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May 13, 1975 - Image 12

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Publication:
Michigan Daily, 1975-05-13

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Page Twelve

THE MICHIGAN DAILY

Tuesday, May 13, 1975

Page Twelve THE MICHIGAN DAILY Tuesday, May 13, 1975

FIND A BASE in any ball
park and that's where you'll
find the action. Cleats, dust,
leather and horsehide all met
in this play last night as the
New York Mets' Dave King-
man is tagged out at third by
San Francisco's Bruce Miller.
The Mets won 3-2.

Roberts booms for Bengals
By CLARKE COGSDLL HORTON slammed the mis- nred in the wind for a double), ':
Sieciii Ta The Dotty take hetween thildhasem,,, an w-ted an, O-2 ~ul

DETROIT - It was Family
Night last night at Tiger Sta-
dium, and the Kansas City Roy-
als responded with an X-rated
attack, stranding 15 baserunners
on the way to a 5-0 whitewash
at the hands of the Bengals.
Only 7,022 souls braved tem-
peratures in the upper forties, a
strong wind pounding in from
left field, and a three-game De-
troit losing streak, to watch win-
ning pitcher Vern Ruble and
John Hiller struggle to a nine-
hitter. If it weren't for one bad
pitch, and some dubious man-
againg by KC mentor Jack Mc-
Keon, they might still be there.
The bad pitch came in the
second inning, with the count at
2-2 on Willie Horton, Tom Very-
zer and Ron LeFlore on the
basepaths, and two outs. Royal
starter Dennis Leonard then
tried to drill strike three
through the letters.

George Brett and the bag, into
the left field corner. Both run-
ners scored easily while Hor-
ton, the slowest Tiger since
Rocky Colavito, wisely held at
first.
The dubious managing came
in the sixth, when ex-Wolverine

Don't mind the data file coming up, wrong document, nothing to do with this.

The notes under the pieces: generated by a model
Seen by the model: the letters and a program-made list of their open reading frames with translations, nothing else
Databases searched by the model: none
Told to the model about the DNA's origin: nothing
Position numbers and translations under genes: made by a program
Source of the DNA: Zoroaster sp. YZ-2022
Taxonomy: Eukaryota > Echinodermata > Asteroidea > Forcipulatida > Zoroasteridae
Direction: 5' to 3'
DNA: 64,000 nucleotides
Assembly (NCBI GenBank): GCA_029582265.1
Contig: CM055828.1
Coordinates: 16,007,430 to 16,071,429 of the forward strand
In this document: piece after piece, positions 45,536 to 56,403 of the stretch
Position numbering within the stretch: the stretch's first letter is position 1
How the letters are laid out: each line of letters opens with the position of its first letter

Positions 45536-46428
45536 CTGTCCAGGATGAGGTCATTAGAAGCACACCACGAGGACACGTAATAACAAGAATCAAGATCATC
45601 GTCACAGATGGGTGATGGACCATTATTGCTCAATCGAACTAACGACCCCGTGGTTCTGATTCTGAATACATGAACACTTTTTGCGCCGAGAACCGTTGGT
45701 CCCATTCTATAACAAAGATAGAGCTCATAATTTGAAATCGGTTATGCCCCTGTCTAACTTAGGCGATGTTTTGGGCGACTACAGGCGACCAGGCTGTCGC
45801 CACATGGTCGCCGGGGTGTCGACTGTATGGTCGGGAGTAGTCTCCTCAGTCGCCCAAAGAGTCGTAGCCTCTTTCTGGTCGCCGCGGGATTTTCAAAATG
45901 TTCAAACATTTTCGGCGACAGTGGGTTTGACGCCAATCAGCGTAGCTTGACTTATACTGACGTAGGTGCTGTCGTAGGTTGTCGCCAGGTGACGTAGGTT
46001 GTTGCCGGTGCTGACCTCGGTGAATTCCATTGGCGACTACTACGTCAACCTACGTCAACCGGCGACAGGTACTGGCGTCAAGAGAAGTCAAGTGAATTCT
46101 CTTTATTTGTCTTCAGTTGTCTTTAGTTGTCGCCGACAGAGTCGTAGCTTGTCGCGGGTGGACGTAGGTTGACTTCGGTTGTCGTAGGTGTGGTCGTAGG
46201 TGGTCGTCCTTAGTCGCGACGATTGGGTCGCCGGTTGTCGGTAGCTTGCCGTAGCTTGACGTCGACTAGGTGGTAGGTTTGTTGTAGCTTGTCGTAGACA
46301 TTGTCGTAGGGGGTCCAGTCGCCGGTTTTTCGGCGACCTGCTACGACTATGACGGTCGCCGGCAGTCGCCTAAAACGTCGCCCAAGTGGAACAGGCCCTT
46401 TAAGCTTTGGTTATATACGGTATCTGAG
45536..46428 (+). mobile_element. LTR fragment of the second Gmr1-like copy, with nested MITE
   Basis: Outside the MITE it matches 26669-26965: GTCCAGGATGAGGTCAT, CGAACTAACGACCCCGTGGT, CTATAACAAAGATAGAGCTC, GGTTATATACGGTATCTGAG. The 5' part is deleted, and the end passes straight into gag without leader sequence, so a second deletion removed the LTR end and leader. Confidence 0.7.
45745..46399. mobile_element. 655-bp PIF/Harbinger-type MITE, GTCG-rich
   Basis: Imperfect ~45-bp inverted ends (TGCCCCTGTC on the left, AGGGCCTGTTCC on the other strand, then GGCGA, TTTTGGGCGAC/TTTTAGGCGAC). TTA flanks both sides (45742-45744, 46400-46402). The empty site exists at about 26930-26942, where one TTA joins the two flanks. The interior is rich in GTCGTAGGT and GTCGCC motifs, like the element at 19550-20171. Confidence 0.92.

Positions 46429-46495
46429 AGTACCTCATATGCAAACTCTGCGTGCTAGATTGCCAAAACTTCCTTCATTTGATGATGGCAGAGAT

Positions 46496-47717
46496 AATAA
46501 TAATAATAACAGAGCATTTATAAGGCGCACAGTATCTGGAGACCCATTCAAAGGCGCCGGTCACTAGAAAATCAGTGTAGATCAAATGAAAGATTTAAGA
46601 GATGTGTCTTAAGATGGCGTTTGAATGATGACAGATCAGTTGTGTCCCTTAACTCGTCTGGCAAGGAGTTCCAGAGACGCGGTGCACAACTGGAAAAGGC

Leon Roberts drilled a liner into
Section 4 in the upper deck,
with Nate Colbert and Bill
Freehan perched on the sacks.
The shot boosted Roberts' hit-
tting streak to 14 games - he
has yet to be collared this sea-
son - but it might have been
avoided.
Through the first five innings,
Leonard had fanned a sextet of
Bengals, running into trouble
only in the second. But he took
nearly 90 pitches to do it, and
that many pitches in that few
innings usually spells fatigue.
COLBERT, who had popped
up twice (once of which got car-

w- rzuan -/-cont intoa
walk, and Bill Freehan follow-
ed with a shot between short
and third. But by the time the
KC bullpen had someone
ready, Roberts had homered,
and Mickey Stanley had follow-
ed with another wicked shot for
a single.
Ralph Houk, by contrast,
yanked Ruhle without hesita-
tion in the eighth, when the tir-
ing hurler gave up a single to
Vada Pinson and walked Cookie
Rojas. Then again, Kansas City
doesn't have a Hiller in its bull-
pen.
Hiller did face a sticky wicket
in the ninth, when secondbase-
man Gary Sutherland flubbed
leadoff man Jim Wohlford's
bouncer, and George Brett
blooped a doubledown the left-
field line. But the Tiger lefty
whiffed the dangerous Hal Mc-
Rae, got John Mayberry to tap
to the mound, pitched around
Harmon Killebrew, and fanned
pinch hitter Amos Otis to send
the folks home happy.

Majfor League Standings
AMERICAN LEAGUE NATIONAL LEAGUE
East East
W L Pet. GB EW L Pet. G
Milwaukee 16 10 .615 -. Chicago 10 9 .667 -
Boston 14 10 .583 1 Pittsburgh 13 12 .520 4
DETROIT 13 12 .520 22 Philadelphia 13 14 .481 5
Baltimore 12 15 444 4/,z New York 12 14 462 5,
Cleveland 11 i5 .423 5s St. Louis 12 55 .444 6
New York 11 17 .393 6 Montreal 11 14 .440 6
Weit West
Oakland 17 12 .586 -- Los Angeles 22 11i.667 -
Texas 17 12 086 - Cincinnati i1814.563 31,
California 15 16 .484 3 Atlanta 17 17 .500 5
Kansas City 15 16.484 3 San Diego 15 16 .484 6
Minnesota 12 13 .480 3 san Francisco 14 17 .452 7
Chicago 12 17 .414 5 Houston i123 .324 11.
Yesterday's Games
Yesterday's Games Cincinnati at Philadelphia, ppd.,
Detroit 5, Kansas City 0 rain
Boston at Oakland, inc. Montreal 11, Atlanta 1
New York 3, San Francisco 2
Today's Games Lu, Angeles 6, S1. Louis 4, 150isn.
Kansas City (Fitzinorris 3-3) at Today's Game .
Detroit (LaGrow 3-2), 8 p.m. Houston (Konieczy 1-4) at Chl-
Chicago (Kaat 5-0) at Baltimore cago (stone 4-0)
(Grimsley 0-4), night. Cincinnati (Nolan 1-2) at Phila-